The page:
After all these months, I don’t remember the details of meeting Adolf anymore, nor my first impression of him. All I remember is that we had a good time. We had many interesting talks and a lot of fun. He knows quite a lot about a famous series of Chinese swordsman tales. I read them and liked them too. In addition to those fascinating stories, I guess he also understood and enjoyed the ancient Chinese philosophies behind them. Maybe that’s why he named my travelling teddy bear Du Gu Qiu Bai (独孤求败). What a “lovely” name, for such a cute bear. 🙂

I think he is also the kind of person who’s rare in the society. Listening to his stories, I would be amazed at how he could have done all these things, feeling envy about his experiences but never get jealous. For the level of his spirit of adventure, his gut for taking risks, and his tolerance of uncomfortableness, I would never reach anything that’s close by. What an amazing person and a good friend.

For him, I made my third toy on the trip.

Yogyakarta hosts two famous must see ancient temples, one Hindu, Prambanan, and one Buddhist, Borobudur. Travel guides recommend to see the sunrise at Borobudur, where you will see the sun rising over two volcanos across a misty plain with Buddha statues in the foreground. But this early ticket is expensive. To see the same sun rising over the same volcanos we went to the Punthuk Setumbu hills, where the temple tips of Borobudur became part of the panorama.

Being in the Philippines, looking at google images of Indonesia, I was already attracted by its beauty, its feeling of rich culture, and its deep calmness. I guess there is something mysterious and spiritual about this country.

Jakarta. Indonesia. August 2014

I was told that Jakarta was a big messy chaotic city, I didn’t have to visit there. But at that time, I would like to see the capital of each country, no matter how it was like.

A girl called Ika accepted my couch surfing request. On her profile picture, she had very short hair, and was lifted up by several people to the air. What a cool girl, I thought.

We agreed to meet up at a bus station and she came riding her motorbike. She was tiny. Even for the average smaller South East Asian people, she was tiny. She carried the bigger me and my even bigger backpack on her motorbike. While holding her, I was worried. If there comes one sudden accelerate, am I going to drag her out of her motorbike? We rode for a long time, through the, as rumor said, messy and chaotic Jarkata. There were traffic jams almost all the way, and we were always surrounded by tons of other motorbikes. This reminded me Phnom Penh, where the motorbikes were going fast through narrow lanes and would try every possible way to get forward for just a little bit.  There, I felt time fly back, to the wonderful time in the wonderland, Cambodia.

We went through many narrow alleys, passed many residents sitting or standing in front of their houses before we arrived her home. She parked her motorbike in a little yard in front of her house. We entered the house to the living room, it was dark. There was a TV in the corner and a sofa right next to the door. Later, that was the place we had our meals. From the living room walking towards the back of the house, there was the kitchen, where her mother cooked delicious curry beef stews, and she made by far my favorite Indonesia food: the Indo Mien. At the entrance of the kitchen, stairs leaded me to the second floor, where my room located. Like many other places in Indonesia, people place either a mattress or a carpet, and sleep on the floor. I slept there for 4 nights, it was comfortable.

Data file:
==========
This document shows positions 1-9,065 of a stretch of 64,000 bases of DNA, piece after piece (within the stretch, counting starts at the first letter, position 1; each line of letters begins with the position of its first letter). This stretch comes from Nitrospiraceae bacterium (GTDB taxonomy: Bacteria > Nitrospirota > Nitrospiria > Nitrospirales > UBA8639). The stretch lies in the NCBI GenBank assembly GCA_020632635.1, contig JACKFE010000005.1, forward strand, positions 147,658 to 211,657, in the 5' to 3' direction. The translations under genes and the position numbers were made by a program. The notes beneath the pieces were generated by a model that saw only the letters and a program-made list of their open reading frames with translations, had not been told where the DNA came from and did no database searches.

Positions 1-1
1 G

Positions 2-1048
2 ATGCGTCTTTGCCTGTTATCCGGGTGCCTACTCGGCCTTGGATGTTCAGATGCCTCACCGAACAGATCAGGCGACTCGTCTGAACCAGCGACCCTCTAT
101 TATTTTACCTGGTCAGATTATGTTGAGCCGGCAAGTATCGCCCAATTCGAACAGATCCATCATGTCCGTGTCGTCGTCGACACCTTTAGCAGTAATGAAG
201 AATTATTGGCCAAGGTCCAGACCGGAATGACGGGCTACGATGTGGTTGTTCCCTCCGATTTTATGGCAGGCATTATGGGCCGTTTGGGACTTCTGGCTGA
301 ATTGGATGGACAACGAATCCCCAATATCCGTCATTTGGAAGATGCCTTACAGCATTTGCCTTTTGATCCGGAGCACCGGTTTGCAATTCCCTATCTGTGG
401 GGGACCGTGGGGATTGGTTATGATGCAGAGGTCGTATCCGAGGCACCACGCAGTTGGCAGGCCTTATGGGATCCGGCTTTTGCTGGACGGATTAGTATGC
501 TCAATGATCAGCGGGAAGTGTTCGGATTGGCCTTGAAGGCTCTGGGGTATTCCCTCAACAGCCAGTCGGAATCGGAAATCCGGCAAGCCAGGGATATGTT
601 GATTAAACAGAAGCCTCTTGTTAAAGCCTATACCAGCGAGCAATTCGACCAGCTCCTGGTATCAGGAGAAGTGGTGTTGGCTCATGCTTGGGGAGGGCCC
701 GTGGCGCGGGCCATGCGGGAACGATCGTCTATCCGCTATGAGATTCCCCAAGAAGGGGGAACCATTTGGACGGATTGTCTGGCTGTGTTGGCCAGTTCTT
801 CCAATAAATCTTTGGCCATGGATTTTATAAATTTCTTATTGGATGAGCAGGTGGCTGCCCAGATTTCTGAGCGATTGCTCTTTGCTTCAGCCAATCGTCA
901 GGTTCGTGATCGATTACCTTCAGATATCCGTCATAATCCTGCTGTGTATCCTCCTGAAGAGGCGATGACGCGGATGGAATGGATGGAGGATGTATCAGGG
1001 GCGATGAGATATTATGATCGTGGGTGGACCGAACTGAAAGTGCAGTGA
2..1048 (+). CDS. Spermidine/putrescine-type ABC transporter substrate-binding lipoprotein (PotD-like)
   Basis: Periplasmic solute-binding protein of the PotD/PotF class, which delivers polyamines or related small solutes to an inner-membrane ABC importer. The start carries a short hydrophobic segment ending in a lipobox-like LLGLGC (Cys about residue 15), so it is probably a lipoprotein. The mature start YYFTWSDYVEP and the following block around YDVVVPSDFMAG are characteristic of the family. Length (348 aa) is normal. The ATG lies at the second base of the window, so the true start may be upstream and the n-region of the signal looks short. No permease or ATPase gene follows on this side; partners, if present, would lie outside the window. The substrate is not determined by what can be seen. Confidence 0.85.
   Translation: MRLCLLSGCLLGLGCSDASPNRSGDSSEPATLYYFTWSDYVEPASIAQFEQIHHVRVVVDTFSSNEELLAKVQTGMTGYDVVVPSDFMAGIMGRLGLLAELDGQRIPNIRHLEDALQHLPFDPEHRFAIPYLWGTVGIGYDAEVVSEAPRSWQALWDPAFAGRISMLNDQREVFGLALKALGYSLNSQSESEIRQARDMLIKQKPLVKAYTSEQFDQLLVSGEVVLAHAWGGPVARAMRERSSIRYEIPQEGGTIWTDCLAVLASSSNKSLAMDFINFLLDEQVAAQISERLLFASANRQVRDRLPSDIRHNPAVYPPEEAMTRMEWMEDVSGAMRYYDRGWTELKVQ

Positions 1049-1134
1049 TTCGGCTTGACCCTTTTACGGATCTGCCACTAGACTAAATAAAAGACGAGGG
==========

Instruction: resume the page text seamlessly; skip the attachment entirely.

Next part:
During the days there, I did one thing special. It wasn’t anything special for most of the people there, but it was for me. I fasted. For 2 days. I didn’t eat or drink anything for 2 days during the day time when the sun was still above the horizon. Instead, I woke up at 3 am every day and joined her family to their pre-fasting meal. It wasn’t easy. Even though almost the whole country was fasting, sometimes we could still see people eating or drinking on the street. That amplified our thirst and hunger. During the late afternoons, I felt weak. I felt the energy were fading away from my body. I could disappear in the air or dissolve into the ground.

To end a whole month’s fasting, Indonesians celebrate it with a big festival, which is considered as Christmas in the western world, and as the Chinese New Year in China. That day I woke up as usually, no one was at home. ? Where was everyone? Did I wake up too late and missed the chance to join them to the mosque? I got myself ready and planned to look for them. I walked out of the house, I kept walking and walking, and, wow… what is this in front of me? I saw streets after streets in white. The streets were full of people dressing in while, kneeling on the ground, graying. I looked over them, I couldn’t see the end. The town was quiet and empty, with only preying melodies hovering in the air.

Her family made me think of home. That was what I thought when I was sitting on the couch in their living room. I can’t remember what it was anymore. Maybe it was the warmness and calmness in the house, or maybe it was the feeling of surrounded by many family members, or maybe, it was the delicious mama-made dishes, that made me think about home. I was treated as a member of their family.


In the end, Jakarta might be a ‘messy’ city, but her family and friends made it a place worth to stay. I left there with a lot of gratitude, to her, to her family, and to her friends.

There, I made my second toy on the trip, a teddy bear. I call him/her The Ika Bear.


Manila again. Philippines. August 2014